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Cornus sanguinea

Create a stunning winter garden with the brilliant yellow and red stems of the dogwood and white-berried dogwood.

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Common Broom

Cytisus scoparius

Broom , like gorse, has bright yellow flowers and it's spikey branches provide an ideal habitat for native birds. However, it is less spiky than gorse as so better suited for gardens - especially ones with children running arounf in them! Broom grows quite well in most places, but is perfect for coastal areas and poor soil.

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Fagus sylvatica

The Beech tree can be grown as a full tree with light grey bark, or as neat, traditional beech hedging. The shiny green beech leaves make beech a popular hedge with a neat, clean look. If you prune the hedge in July, then it will retain its autumnal leaves throughout the winter, which can add some much needed colour and screening. If your ground tends to stay soggy, then opt for hornbeam instead.

Beech Tree and Hedge from


Ilex aquifolium

Holly is a wonderful Christmas bush, but it also makes a fantastic hedge - protection and food for birds and yuletide decoration for you. Only the female trees produce the famous berries and it is impossible to know which are female until it matures, so planting a hedge ensures a mix of genders and lots of berries. Holly hedging is also much prizes for adding a lucious green colour throughout the winter, although most of it seems to be harvested for indoor decorations!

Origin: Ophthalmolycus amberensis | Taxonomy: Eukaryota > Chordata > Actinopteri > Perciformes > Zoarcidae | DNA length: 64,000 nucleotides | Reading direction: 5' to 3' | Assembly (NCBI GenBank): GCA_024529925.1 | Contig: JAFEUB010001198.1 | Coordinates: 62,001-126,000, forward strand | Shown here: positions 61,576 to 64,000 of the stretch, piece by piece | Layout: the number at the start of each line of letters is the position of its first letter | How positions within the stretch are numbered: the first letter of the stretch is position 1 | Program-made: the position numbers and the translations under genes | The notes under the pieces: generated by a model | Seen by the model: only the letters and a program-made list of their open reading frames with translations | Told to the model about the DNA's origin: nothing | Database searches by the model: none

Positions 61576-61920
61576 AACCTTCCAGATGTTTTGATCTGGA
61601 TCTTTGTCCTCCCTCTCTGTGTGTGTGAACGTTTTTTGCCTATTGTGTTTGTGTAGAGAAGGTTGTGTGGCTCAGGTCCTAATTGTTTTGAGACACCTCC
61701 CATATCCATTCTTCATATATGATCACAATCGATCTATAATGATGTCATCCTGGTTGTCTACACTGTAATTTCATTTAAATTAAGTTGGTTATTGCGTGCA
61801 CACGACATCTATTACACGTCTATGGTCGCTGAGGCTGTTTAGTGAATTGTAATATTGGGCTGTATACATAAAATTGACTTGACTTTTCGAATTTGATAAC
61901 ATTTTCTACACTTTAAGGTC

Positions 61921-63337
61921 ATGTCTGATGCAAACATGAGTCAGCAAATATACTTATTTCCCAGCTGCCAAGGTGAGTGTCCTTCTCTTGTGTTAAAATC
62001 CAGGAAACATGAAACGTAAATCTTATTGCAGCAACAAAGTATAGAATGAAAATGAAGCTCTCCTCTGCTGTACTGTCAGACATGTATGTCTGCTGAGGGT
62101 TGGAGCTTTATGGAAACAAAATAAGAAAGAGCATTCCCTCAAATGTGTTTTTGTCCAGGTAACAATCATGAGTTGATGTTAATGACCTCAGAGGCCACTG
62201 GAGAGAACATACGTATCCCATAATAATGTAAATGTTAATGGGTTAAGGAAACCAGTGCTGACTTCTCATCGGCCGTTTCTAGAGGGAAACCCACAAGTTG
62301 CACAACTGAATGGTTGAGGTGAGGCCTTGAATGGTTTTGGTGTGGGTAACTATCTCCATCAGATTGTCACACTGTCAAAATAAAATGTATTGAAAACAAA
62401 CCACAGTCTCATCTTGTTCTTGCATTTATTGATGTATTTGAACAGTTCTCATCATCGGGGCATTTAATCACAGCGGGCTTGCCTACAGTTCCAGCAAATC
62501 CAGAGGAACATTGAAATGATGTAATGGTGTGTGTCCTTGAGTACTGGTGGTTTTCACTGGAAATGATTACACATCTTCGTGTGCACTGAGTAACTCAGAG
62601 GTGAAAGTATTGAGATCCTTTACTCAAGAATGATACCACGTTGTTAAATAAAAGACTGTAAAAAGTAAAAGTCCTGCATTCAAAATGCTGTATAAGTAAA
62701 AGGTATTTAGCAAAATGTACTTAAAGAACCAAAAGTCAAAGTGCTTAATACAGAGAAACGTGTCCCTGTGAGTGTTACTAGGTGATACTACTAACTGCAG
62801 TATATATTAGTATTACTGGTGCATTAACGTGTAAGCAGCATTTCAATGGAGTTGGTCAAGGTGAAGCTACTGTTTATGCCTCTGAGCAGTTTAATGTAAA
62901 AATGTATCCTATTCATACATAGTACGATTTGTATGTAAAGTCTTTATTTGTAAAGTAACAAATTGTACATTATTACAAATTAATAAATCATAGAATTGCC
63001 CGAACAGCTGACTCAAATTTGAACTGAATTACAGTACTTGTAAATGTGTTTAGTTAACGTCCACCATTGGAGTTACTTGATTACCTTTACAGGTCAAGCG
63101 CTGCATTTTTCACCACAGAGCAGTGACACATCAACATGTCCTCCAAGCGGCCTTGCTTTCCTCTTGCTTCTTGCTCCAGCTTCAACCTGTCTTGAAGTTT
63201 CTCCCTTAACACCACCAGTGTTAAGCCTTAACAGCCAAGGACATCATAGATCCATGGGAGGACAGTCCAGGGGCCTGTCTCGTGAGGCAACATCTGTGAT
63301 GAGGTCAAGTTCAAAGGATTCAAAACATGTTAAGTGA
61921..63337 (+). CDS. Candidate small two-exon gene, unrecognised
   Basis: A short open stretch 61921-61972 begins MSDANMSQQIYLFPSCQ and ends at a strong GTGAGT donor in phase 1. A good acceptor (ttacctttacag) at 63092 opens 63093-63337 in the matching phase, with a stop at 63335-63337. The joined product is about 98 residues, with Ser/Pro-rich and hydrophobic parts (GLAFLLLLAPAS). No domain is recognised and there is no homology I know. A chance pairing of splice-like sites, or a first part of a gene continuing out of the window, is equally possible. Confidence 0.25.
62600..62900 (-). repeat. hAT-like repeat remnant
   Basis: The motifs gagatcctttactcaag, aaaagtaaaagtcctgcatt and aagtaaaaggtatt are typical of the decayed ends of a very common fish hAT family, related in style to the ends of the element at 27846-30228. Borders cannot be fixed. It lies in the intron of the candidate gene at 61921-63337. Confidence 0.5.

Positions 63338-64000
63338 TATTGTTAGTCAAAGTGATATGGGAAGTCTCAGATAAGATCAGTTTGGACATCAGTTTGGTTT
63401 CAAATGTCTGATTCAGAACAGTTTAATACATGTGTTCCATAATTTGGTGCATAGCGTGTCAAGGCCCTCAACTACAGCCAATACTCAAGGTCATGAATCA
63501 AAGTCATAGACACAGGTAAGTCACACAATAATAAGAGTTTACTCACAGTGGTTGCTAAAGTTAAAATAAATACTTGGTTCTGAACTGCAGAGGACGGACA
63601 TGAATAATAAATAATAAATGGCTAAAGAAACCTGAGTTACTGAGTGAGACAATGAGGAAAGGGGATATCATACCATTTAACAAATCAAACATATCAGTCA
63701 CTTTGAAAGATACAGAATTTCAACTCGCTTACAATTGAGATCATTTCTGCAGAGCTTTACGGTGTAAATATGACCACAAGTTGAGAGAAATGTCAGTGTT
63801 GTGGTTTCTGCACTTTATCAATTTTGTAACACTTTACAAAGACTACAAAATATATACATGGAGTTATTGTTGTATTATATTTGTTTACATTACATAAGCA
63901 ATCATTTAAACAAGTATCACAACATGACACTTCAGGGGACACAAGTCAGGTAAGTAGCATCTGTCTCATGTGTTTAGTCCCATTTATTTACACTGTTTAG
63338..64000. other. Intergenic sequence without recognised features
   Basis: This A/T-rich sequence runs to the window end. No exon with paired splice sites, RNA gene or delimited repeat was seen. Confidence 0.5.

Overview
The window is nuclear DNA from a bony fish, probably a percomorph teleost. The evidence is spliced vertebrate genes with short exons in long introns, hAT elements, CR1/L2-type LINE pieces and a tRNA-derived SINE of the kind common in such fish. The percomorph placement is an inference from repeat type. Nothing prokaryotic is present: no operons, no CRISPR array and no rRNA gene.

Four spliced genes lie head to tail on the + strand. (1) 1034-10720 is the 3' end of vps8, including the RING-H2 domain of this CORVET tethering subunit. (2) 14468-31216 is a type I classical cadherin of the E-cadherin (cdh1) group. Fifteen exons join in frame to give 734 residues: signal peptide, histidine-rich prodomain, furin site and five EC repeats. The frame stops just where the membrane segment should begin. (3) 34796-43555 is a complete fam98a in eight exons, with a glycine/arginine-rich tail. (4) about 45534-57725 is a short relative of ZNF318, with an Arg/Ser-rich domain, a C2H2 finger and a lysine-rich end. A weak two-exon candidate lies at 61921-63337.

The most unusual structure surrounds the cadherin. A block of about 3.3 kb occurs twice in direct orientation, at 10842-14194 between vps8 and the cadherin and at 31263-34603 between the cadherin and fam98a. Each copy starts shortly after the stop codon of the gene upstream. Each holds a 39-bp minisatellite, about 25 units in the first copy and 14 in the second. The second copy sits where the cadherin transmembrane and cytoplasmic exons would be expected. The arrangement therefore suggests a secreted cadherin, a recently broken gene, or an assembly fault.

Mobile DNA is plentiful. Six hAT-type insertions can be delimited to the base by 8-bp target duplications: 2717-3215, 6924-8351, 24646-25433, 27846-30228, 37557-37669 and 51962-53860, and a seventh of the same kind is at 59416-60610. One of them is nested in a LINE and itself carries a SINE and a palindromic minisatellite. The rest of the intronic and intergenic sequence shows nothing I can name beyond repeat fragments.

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Common Privet

Ligustrum vulgare

The privet is a very easy hedge to grow and maintain - clip the privet twice a year for a crisp, formal hedge.

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Common Crab Apple

Malus sylvestris

Add a bit of the 'tree of love' into your hedge for some stunning blossom in the spring and native apples in the autumn. Crab apple will need some other species to provide a bit of structure and girth to the hedge, such as hawthorn or blackthorn, but dotting some crab apple in can add a whole different dimension to your hedge. You won't regret it!

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Wild Cherry

Prunus avium